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UPDATE: Mitt Romney managed to hold on to his lead in Maine’s caucuses after Washington County held its vote Saturday. Ron Paul got 163 votes, Romney received 80 votes, Rick Santorum, 57, and Newt Gingrich four. That means Romney still holds a 156-vote lead in the state totals, reports the Associated Press.
Friday, Feb. 17: Mitt Romney is at risk of having a second win move into his loss column.
The New York Times reports that Romney's narrow victory in Maine's presidential straw poll is in doubt now that the state has decided to include the results from Washington County, which delayed its caucuses by a week because of bad weather and will now vote Saturday.
Romney managed to pull out a win over Ron Paul, 39 percent to 36, last week. The difference between the two men, however, was a scant 200 votes or so, meaning that Washington County voters could still push Paul over the top to his first victory. Given the stakes, observers are expecting a chaotic scene this weekend as both campaigns attempt to turn out their supporters.
While the straw poll is non-binding, it nonetheless has already played its part in the 2012 narrative, providing Romney with a chance to stop the bleeding after Rick Santorum captured the media spotlight with a surprising sweep in a trio of contests the previous week. A reversal in Maine could cause more headaches for Romney, especially as he and Santorum continue to duke it out ahead of Super Tuesday.
The nominating season began in Iowa with an apparent caucus win for Romney, although after a recount, Rick Santorum was declared the winner. The NYT explains that in Maine, party rules allowed for Romney to be declared the outright winner, even though several towns had not yet voted. But under increasing pressure, state Republican leaders reversed that decision on Thursday.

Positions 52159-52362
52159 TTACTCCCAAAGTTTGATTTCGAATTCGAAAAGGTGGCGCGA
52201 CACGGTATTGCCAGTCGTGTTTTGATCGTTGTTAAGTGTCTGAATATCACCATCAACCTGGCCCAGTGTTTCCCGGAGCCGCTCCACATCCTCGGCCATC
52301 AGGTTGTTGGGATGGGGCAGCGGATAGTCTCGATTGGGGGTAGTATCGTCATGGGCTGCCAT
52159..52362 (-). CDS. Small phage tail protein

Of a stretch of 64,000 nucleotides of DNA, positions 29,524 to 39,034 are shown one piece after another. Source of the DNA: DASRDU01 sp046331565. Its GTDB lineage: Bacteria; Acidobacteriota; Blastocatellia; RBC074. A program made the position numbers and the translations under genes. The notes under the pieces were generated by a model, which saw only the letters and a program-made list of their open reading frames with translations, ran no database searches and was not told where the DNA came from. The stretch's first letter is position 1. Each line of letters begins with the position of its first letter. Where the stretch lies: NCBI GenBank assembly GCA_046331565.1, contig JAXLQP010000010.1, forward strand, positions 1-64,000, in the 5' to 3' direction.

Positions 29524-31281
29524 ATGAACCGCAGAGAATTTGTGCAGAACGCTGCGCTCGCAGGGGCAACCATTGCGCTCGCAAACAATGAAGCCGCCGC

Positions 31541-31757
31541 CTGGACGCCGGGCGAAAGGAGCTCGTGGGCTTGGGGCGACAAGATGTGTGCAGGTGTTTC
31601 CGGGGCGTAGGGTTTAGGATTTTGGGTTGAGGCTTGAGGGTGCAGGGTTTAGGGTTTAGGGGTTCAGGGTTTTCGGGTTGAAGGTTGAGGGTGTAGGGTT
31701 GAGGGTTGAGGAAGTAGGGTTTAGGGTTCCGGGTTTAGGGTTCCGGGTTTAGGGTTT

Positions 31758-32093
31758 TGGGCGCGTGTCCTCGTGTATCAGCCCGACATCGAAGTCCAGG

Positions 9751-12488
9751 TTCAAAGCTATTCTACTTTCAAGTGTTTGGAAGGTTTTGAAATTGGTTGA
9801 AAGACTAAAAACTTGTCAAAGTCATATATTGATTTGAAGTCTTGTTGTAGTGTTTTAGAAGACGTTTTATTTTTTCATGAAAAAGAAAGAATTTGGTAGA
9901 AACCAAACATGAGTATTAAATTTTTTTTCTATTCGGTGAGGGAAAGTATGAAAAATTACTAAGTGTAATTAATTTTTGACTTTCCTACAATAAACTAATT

Monday, Feb. 13: Did the GOP establishment steal Maine's caucuses from Ron Paul and hand the win to Mitt Romney?
That’s what some Paul supporters were grumbling about Monday, lamenting that the decision to call off Saturday’s polling in Maine’s Washington County due to inclement weather was the GOP establishment’s latest trick in keeping Paul off the presidential ticket.
"[Y]ou and I saw a perfect example of just how much the establishment fears Ron Paul," John Tate, Paul's campaign manager, wrote to supporters over the weekend. "In Washington County—where Ron Paul was incredibly strong—the caucus was delayed until next week just so the votes wouldn’t be reported by the national media today."
"Of course, their excuse for the delay was 'snow.' That’s right. A prediction of 3-4 inches—that turned into nothing more than a dusting—was enough for a local GOP official to postpone the caucuses just so the results wouldn’t be reported tonight/ ... And just the votes of Washington County would have been enough to put us over the top. ... The truth is, there is no length to which the GOP establishment won’t go."
Paul's team stopped short of naming names when it came to who exactly might be behind the alleged establishment plot, but it was clear who would have benefited the most from it. Mitt Romney took 39 percent of Maine’s straw poll Saturday, narrowly edging out Paul and his 36 percent. (Rick Santorum finished with 18 percent; Newt Gingrich 6 percent.)
Not everyone is buying into the conspiracy plot, as you would expect. Peter Grier, a politics blogger at the Christian Science Monitor, notes that the northeastern Washington County actually does get pretty cold and icy in the winter, so the decision to postpone its caucus wasn't far-fetched. Furthermore, Grier writes, it's not clear that even if 100 percent of the county's Republican residents had showed up that it would have been enough to give Paul his first victory of the GOP nominating contest.
Paul had a rare opportunity in winning the Maine caucus, since the state has long held independent views and been a stronghold for fiscal conservatives and libertarians. But as the New York Times notes, the straw poll was a mere beauty contest of personal preferences, since the allocation of the frigid state’s 24 delegates to the Republican National Convention won’t be chosen until a convention in May.